I recently got the chance to talk to Rachelle Glait about her role in ‘The Theatre Bizarre’. Here, Rachelle talks about what it was like working on her section of the film, and how she got into acting in the first place…
Hey Rachelle. Thanks for taking the time out to talk to me. Of course we‘re here to talk to you about your new film ‘The Theatre Bizarre’.
What’s the general plotline surrounding the film? I understand it’s split into segments?
Yes, it’s what could be called an “omnibus” film – six segments linked together as if they were shows in a strange theatrical entertainment: ‘The Theatre Bizarre’. I play a character in one of these segments, Karim Hussain’s “Vision Stains”.
How did you get involved in the project in the first place?
Serendipity? I knew Karim’s film work and his reputation as one of the prime movers of the Fantasia Film Festival. Then my agent told me about an audition…
Tell us a bit about the character you play in the movie…
The idea behind “Vision Stains” is that there is a woman who is addicted to other people’s memories. She gets her fix through the vitreous fluid of her victims’ eyeballs. I play a homeless woman whose memories she wants and the way she gets them is to pierce my eyeball.
How would you say this film is different from other horror movies?
Well, first of all the omnibus format – six stories told in six different styles. Between them, I would say that the entire spectrum of horror cinema is covered. There’s something for every taste.
The film stars Virginia Newcomb and Udo Kier, with a variety of other cast members – what was it like working with the cast and crew on-set?
Well, the segments were filmed on separate sets, sometimes in different countries, so my contact with cast and crew from the other segments was minimal. But I did get to meet several of them later, at the film’s premiere in Montreal, and it was a delight.
Let’s talk a bit about you Rachelle. What made you want to get into acting in the first place?
When you’re young, to be an actor seems like an utterly glamorous endeavour. But acting school (the National Theatre of Canada) quickly disabused me of the “utterly” part: it’s hard work. On the other hand, the rewards – being able to create a character and use her to move an audience – are marvellous.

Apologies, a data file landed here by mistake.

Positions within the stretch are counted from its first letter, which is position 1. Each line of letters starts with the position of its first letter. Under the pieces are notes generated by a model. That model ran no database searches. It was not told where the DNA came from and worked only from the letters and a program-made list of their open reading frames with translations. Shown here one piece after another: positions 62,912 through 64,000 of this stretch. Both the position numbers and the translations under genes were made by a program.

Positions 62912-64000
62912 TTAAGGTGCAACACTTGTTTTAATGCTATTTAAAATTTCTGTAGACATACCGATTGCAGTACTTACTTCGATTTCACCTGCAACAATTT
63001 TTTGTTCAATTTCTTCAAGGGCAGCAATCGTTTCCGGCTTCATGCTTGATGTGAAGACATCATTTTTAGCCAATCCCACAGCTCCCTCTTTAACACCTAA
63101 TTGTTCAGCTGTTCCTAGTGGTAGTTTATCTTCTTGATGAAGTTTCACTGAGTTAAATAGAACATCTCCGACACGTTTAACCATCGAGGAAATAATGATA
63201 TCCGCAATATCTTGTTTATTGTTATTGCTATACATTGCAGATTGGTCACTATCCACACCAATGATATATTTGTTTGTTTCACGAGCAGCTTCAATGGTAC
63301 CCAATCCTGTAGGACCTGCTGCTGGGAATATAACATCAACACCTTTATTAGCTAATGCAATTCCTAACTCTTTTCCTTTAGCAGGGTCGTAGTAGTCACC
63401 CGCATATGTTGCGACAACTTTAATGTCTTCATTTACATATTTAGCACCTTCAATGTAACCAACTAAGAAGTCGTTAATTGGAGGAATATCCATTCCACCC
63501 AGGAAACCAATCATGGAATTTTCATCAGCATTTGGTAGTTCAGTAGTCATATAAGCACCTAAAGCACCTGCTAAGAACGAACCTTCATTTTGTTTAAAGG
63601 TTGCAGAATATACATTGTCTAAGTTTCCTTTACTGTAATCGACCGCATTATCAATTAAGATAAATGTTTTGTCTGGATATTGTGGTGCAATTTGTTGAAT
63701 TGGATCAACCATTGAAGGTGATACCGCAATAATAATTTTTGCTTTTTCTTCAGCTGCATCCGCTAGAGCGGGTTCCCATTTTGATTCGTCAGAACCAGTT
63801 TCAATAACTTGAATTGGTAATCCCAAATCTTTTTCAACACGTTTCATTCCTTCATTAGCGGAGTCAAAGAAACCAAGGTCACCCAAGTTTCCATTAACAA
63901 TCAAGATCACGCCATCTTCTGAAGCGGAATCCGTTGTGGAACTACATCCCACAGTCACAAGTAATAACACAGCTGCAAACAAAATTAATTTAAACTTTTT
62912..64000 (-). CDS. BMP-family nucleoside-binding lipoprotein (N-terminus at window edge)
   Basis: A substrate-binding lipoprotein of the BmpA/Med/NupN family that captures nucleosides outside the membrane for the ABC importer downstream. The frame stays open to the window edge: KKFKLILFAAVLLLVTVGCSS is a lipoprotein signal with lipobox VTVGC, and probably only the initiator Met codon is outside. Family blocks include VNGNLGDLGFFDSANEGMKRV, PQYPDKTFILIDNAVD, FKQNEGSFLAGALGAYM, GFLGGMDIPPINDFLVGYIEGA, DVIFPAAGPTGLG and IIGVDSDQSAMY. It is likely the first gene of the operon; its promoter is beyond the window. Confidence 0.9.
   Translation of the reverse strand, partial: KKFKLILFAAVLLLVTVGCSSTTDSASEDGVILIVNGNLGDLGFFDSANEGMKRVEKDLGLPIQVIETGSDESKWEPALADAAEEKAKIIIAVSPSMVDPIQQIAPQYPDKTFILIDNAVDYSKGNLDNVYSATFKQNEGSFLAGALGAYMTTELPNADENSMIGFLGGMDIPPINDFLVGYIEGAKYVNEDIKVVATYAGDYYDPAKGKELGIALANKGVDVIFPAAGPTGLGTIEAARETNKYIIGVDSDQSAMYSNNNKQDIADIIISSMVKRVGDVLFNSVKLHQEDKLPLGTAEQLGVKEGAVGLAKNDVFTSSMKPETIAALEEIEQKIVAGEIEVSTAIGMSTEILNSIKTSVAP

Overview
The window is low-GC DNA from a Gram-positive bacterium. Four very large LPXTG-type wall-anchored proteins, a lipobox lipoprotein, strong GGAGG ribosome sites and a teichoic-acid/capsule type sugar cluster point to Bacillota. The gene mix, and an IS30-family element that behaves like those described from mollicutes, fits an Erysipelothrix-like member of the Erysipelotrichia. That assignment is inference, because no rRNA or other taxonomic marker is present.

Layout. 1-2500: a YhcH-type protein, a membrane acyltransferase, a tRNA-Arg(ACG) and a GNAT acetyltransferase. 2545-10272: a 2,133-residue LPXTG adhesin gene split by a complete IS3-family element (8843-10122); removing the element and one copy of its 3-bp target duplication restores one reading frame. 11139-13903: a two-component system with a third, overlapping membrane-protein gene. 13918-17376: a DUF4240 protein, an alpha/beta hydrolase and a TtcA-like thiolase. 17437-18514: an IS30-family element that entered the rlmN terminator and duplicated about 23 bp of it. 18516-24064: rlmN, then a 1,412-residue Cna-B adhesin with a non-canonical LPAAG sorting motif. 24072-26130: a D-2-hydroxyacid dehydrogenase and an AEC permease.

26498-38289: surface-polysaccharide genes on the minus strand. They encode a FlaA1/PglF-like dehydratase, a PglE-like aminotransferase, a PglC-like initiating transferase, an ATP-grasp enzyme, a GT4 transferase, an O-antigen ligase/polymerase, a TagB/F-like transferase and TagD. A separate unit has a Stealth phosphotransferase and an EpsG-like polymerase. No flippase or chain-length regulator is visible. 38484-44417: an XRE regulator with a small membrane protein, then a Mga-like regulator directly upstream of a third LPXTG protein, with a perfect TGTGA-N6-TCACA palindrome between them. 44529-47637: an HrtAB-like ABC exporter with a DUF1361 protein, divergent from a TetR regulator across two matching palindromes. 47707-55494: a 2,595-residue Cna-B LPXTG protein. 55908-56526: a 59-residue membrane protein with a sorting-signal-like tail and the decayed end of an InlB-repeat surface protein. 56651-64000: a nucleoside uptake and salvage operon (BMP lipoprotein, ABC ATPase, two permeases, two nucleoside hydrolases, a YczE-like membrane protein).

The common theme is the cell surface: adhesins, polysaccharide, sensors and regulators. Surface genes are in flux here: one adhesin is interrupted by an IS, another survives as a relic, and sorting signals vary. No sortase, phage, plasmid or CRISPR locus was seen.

What advice would you give to anyone wanting to get into the industry?
It’s one part glamour and nine parts hard work. If that ratio doesn’t faze you then go for it.
You’ve been in a number of different projects – who has been your favourite actor to work with so far and who has given the best advice to you?
I’ve worked with many terrific actors, but if I had to pick one it would be Aidan Quinn (on ‘The Assignment’). Kind, professional… a gentleman.
What does a Rachelle Glait day usually consist of?
I’m mostly on the other side these days; I teach drama in high school, I’m a casting director at a Montreal theatre (the Segal Centre), and I direct or assistant direct for the stage. Every day is different.
What has been the most interesting piece of local / national news you’ve heard in the last month?
Not news, as such, but I’m always intrigued by the fast pace of change in the cinema. I wonder what it will be like in 25 years. Could anyone have predicted the Internet 25 years ago?
What’s coming up for you in 2011/12?
I am currently a cast member and assistant director of a marvellous new (stage) production of Peter Shaffer’s Equus. It’s in the middle of its run as I utter these words. I’ll need a vacation when it’s over.
Thanks for the interview!